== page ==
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Unveiling Life: Saraswati Fights Against Child Marriage




















RANCHI, JHARKHAND, 15 October 2012 –
Seventeen-year–old Saraswati Kumari from Ruki village in Gumla district is a model for all girls. Shy but confident, Saraswati was determined to confront the norms that marry girls at an early age. 

“My father had a dream, to see me educated and self- reliant. I want to fulfill his wish. Marriage can wait,” says Saraswati.


Early this year, Saraswati’s family arranged her marriage to a much older man. Saraswati’s father passed away two years back and since then life has been a daily struggle for survival. Her uncle threatened her with dire consequences if she did not conform to their demands. Accused of tarnishing the family name and honour, her mother, Kishni Devi, was thrown out of the ancestral home she shared with her late husband’s family.

 

Committed to study further, Saraswati approached the Deputy Commissioner of the District with a written complaint on child marriage. The matter was handed over to the Child Welfare Committee in the District which summoned the guardians and explained to them the legal consequences of forcing a child marriage. As a result Saraswati’s marriage was postponed.

 

Saraswati continues with her studies and working as a seamstress to eke out a living for her family. Saraswati is not merely leaning to read and write rather she is re-writing her life’s script that has hope, opportunities and would open newer vistas of employment.

Kishni Devi is proud mother today. She says, “Saraswati has taken the right decision. I want her to completer her studies and get married when she is the right age.”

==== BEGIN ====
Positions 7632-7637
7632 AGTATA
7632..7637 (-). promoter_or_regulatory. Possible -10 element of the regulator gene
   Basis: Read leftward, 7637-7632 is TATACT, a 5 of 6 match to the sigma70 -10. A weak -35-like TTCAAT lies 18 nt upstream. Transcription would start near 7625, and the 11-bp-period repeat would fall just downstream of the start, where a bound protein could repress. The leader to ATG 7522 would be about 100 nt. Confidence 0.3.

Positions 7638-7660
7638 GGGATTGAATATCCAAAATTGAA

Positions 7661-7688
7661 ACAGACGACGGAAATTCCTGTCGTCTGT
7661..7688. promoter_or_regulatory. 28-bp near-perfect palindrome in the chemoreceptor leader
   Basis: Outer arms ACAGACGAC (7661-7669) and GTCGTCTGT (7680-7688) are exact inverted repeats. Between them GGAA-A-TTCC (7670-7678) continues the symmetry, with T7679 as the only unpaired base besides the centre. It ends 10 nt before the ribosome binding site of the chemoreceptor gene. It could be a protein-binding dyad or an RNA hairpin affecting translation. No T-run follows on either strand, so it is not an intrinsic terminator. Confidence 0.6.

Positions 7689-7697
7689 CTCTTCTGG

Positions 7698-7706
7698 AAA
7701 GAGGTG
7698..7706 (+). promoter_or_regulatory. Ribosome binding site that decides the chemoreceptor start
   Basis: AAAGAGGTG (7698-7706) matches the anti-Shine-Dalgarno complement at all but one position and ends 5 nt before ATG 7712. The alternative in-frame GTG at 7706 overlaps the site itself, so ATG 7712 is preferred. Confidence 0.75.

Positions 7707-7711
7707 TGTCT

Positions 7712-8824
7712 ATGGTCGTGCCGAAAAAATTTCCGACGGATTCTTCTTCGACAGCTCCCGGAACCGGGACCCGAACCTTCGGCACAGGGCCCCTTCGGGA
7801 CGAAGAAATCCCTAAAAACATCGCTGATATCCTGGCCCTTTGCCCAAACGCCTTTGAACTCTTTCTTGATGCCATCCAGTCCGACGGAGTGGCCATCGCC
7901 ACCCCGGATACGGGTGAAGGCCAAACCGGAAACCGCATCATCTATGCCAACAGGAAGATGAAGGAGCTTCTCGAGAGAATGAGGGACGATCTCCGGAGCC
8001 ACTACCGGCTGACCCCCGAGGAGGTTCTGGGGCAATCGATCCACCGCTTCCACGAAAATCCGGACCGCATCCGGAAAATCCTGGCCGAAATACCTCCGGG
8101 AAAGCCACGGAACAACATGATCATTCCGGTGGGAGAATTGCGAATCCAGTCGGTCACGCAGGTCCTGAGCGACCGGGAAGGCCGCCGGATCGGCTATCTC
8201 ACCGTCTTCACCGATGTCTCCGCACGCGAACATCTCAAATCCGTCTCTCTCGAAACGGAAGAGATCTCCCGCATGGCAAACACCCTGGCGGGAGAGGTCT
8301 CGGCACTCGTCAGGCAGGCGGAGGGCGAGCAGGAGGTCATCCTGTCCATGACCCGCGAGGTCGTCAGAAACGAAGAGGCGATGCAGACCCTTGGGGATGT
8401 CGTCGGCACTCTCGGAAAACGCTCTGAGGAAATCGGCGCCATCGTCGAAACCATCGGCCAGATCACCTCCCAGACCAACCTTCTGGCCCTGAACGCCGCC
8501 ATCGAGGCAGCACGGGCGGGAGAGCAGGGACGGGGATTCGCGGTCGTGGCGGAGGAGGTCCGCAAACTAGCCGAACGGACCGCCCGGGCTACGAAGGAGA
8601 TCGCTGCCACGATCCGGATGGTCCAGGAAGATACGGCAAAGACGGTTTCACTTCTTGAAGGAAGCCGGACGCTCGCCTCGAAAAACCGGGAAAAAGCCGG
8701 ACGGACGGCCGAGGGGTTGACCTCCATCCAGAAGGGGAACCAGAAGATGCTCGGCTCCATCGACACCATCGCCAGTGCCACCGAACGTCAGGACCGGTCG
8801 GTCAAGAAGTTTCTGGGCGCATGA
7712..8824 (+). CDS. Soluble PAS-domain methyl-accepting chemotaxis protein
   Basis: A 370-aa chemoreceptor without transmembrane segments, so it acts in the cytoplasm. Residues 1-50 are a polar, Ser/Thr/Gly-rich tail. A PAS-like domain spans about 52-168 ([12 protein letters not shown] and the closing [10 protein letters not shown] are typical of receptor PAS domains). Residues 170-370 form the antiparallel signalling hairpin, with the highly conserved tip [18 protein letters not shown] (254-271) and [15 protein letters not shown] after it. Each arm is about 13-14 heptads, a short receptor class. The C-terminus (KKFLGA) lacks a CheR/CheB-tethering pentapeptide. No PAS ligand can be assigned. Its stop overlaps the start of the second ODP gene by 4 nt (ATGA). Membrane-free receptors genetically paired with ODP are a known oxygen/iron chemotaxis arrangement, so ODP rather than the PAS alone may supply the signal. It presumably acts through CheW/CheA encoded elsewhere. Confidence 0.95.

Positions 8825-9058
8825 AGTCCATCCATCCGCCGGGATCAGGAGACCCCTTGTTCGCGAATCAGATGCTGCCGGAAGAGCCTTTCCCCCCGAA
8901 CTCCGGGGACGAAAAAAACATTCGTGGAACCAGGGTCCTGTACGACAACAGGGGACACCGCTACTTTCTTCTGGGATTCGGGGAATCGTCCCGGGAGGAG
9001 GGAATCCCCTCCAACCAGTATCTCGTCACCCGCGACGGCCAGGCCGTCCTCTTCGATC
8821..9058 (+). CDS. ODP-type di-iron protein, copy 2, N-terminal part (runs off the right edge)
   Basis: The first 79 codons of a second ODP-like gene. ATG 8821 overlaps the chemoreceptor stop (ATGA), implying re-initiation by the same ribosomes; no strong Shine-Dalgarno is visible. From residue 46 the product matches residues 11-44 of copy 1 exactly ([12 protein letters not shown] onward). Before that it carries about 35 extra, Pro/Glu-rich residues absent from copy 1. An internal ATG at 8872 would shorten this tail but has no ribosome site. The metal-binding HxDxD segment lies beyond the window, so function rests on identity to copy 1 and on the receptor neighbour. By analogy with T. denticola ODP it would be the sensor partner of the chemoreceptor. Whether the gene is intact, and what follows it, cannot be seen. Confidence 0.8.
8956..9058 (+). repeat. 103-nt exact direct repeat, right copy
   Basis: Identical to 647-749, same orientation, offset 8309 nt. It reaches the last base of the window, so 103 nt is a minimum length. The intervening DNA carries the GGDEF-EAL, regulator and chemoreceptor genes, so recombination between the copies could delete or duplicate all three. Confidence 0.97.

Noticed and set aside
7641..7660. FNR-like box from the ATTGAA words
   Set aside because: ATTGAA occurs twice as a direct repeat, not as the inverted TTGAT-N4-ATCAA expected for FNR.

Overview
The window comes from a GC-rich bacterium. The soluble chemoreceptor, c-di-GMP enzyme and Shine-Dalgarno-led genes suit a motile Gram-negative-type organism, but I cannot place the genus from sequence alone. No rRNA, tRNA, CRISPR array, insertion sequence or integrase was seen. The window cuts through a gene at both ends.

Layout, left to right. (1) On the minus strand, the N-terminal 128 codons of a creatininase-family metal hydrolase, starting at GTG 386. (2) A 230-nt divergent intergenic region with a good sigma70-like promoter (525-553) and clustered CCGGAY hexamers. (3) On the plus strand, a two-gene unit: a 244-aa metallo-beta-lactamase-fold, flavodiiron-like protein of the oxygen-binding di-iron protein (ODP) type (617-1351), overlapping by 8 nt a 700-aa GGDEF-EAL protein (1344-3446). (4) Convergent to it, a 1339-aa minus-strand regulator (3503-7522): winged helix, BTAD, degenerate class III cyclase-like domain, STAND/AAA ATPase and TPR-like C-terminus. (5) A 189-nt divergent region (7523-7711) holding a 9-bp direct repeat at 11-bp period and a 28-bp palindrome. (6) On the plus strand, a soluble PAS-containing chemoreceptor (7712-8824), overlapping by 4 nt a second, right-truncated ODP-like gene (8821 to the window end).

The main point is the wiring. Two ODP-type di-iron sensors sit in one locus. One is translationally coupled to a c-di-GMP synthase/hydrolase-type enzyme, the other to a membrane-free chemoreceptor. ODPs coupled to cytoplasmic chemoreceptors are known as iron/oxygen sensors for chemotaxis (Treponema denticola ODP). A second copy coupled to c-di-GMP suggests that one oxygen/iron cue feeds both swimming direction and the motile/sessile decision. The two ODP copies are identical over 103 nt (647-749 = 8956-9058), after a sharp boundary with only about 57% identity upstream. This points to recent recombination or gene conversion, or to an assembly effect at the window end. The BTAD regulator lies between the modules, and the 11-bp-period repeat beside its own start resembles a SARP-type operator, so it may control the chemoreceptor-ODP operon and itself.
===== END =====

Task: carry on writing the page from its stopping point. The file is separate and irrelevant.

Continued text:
Child marriage is a gross violation of child’s right to education, health, nutrition and protection from violence and abuse.  Jharkhand has the highest rate of child marriages in India, after Rajasthan and Bihar, where 55.6 per cent of girls are married before the age of 18. Child marriage pushes girls into vicious cycle of early pregnancy, which is a major cause for high maternal and infant mortality as well as malnutrition among children.  Statistics show, girls aged 15-19 years are twice more likely to die during child-birth. 


Saraswati narrated her tale of exemplary courage and fortitude during the State level consultation on prohibition of child marriages jointly organized by the state government and UNICEF in Ranchi last month.  Dr. Syed Ahmed, Governor of Jharkhand who inaugurated the consultation said, “Boycott child marriages. Do not perform, conduct or attend child marriages in any form”.

Infants of child brides are 60 per cent more likely to die before their first birthday than children of mothers who are over 19 years. 

Children of under- age mothers are likely to give birth to low birth weight babies, which causes  under-nutrition and delayed physical and cognitive development of children.  Lack of schooling pushes child brides to more poverty.  Domestic violence against women married before 18 years in India is as high as 67 per cent.


A harmful social practice like child marriage, rooted in the society for centuries, can be stopped only by concerted actions at all levels – social, political, legal, economic and religious.


Mr. Job Zachariah, Chief of Field Office, Jharkhand said, “Empowerment of women and education of girls are considered to be the best strategies to stop child marriages. Enforcement of laws against child marriage, after creating awareness about the consequences of child marriages, has also been found effective in ending child marriages. A social norm has to emerge against child marriages”.

 

 
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